Kevin Ian Schmidt

Forklift Safety – Workplace Safety Series

With nearly 100,000 injuries or fatalities due to forklift accidents in the U.S. each year, proper training is a critical part of forklift safety. Forklifts present a unique workplace hazard for many reasons: they weigh at least double the weight of the average car, they carry very heavy loads at heights, they work in areas close to people and other equipment, and they steer from the rear. It’s estimated that proper training can help prevent 70% of forklift accidents. To ensure that all operators are sufficiently skilled and knowledgeable, training standards are set by the Occupational Health and Safety Administration (OSHA) in the U.S. and the Canadian Standards Association (CSA) in Canada.

In the U.S. training standards for Powered Industrial Trucks (forklifts) require employers to develop and implement a training program based on:

– general principles of safe truck operation

– types of vehicle(s) being used in the workplace

– the hazards of the workplace created by the use of the vehicle(s)

– general safety requirements of the OSHA standard

OHSA requires that employees receive a combination of formal (eg. classroom lectures or video) and practical (eg. demonstration and hands-on exercises) training and that employers certify that each operator has received the training. Before an operator can use a forklift, the employer must evaluate his ability to safely use a forklift and declare him competent to operate it. Operators must be reevaluated by their employer at least once every three years. In the event of an accident or situation where the operator failed to safely operate the forklift, refresher training is required.


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The CSA Safety Standard B335-15 is a document which specifies the required elements of a forklift safety program as well as the requirements of vehicle design and construction, maintenance and inspection, safe operation, and operator training. It also makes recommendations regarding the qualifications for forklift safety trainers and maintenance technicians. The CSA Safety Standards were last updated in 2015 and this most recent edition included changes to operator training to ensure that the instruction is better understood and absorbed, and that operators are more thoroughly evaluated. CSA training requirements include theory, hands-on experience, knowledge verification, and practical evaluation. Although retraining is recommended every three years, employers are required to monitor performance on an ongoing basis and the provinces are able to legislate the frequency at which retraining should occur. Retraining is also required whenever new equipment is introduced, when the operating conditions have changed, when legislation has changed, or when skill or knowledge deficiencies are identified.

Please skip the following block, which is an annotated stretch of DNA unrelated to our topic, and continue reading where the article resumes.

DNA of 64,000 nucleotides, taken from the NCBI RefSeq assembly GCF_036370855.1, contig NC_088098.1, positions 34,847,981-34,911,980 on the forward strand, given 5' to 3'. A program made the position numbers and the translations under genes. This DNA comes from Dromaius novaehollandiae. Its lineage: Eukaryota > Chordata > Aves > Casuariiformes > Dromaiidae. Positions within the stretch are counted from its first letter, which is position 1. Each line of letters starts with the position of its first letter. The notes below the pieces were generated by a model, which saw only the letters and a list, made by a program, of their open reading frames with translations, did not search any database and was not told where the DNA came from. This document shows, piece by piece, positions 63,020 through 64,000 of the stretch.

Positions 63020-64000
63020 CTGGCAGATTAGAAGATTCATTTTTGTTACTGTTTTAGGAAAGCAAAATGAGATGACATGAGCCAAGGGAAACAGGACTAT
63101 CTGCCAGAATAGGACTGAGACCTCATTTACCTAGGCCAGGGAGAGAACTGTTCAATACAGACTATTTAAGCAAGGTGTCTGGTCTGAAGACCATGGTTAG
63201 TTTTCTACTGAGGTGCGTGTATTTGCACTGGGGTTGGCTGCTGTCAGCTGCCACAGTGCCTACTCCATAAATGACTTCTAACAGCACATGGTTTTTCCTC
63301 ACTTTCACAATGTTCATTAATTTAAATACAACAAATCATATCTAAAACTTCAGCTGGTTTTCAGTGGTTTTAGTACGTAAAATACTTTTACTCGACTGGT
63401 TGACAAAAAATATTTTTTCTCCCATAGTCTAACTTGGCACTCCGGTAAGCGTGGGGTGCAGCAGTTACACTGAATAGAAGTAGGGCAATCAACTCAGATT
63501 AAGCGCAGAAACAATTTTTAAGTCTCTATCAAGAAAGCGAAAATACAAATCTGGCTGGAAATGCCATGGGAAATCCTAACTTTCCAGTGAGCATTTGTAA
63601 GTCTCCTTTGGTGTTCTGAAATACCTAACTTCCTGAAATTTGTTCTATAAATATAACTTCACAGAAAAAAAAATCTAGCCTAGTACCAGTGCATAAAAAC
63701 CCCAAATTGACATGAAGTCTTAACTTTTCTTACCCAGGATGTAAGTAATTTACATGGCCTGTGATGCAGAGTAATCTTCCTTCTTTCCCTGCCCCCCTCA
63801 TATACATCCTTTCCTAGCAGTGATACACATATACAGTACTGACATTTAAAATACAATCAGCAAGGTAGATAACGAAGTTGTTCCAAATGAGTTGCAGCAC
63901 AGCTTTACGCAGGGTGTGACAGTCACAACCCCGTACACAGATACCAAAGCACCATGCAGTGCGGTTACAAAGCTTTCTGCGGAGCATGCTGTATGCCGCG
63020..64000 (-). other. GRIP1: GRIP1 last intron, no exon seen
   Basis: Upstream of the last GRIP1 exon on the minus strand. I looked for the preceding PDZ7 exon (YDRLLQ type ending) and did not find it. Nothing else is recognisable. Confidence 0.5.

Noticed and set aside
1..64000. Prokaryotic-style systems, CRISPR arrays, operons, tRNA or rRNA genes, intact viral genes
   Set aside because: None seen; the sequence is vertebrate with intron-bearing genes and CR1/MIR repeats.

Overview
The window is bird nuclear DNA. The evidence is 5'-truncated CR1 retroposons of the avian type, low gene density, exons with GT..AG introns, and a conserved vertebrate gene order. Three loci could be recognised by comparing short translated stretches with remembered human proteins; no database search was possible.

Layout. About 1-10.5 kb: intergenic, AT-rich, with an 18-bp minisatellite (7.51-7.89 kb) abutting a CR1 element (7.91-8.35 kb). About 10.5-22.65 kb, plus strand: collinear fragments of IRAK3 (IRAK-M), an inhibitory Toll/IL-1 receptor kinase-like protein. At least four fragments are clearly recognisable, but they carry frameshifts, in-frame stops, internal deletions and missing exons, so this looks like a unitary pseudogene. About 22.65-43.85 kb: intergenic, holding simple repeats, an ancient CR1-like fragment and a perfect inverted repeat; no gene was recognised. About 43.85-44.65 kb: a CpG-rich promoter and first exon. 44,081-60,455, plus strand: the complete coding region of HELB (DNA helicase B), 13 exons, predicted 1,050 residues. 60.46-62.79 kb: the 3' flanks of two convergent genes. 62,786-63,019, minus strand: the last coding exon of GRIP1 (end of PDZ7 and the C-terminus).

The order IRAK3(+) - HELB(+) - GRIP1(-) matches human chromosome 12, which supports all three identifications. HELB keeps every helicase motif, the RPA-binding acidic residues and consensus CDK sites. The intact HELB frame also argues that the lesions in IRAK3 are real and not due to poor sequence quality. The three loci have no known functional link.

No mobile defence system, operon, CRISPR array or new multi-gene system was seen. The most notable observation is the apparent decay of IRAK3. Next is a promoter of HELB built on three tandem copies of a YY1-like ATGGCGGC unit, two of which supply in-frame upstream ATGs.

Although proper training is the most important factor in preventing workplace accidents, operators should also be aware of some of the top mistakes that lead to forklift accidents:

– Not being aware of load capacity – Carrying loads that are too heavy will make the vehicle unstable. The load capacity will be displayed clearly on the forklift so be sure to check this before starting work.

– Failing to plan your route – Forklifts often operate in congested areas and you need to be familiar with your driving path and look in advance for any obstacles that may be along your route.

– Operating with an unsecured load – You should always assess the stability of the load you’re carrying to make sure it doesn’t present any risks to you or other people and equipment. Take extra time to secure odd shaped loads and, if your load is extra wide, make sure to check that you have a wide enough path to navigate it through.

– Lack of communication – Forklifts operate in busy environments and to keep everyone safe, it’s important to let others know what you’re doing and where you plan to go. If you see someone else moving a load that may interfere with your work, be sure to take the time to stop and ask them how you can coordinate to work safely.

– Entering and exiting the forklift – Slips and falls are the most common workplace injury and these can happen when entering or exiting the forklift. Be sure to wear non-slip footwear before and while operating the forklift.

– Check your battery and fluid levels – You need to make sure your forklift is in proper working order in order to complete your job. Check that your battery is charged and that your levels of hydraulic fluid are adequate.

– Using a forklift that hasn’t been inspected – Forklifts should be inspected daily to ensure they’re in good working order.

– Driving too fast – Moving at a speed too fast for your vehicle or environment is a common cause of accidents. Pay attention to any speed limits or speed bumps, and whether your forklift’s speed is limited mechanically.

Operating a forklift safely starts with OHSA approved training that uses a combination of theory and practical hands-on training. However, safely operating a forklift requires that you’re always vigilant when operating the vehicle and pay close attention to detect any changes in the condition of your vehicle and the environment.

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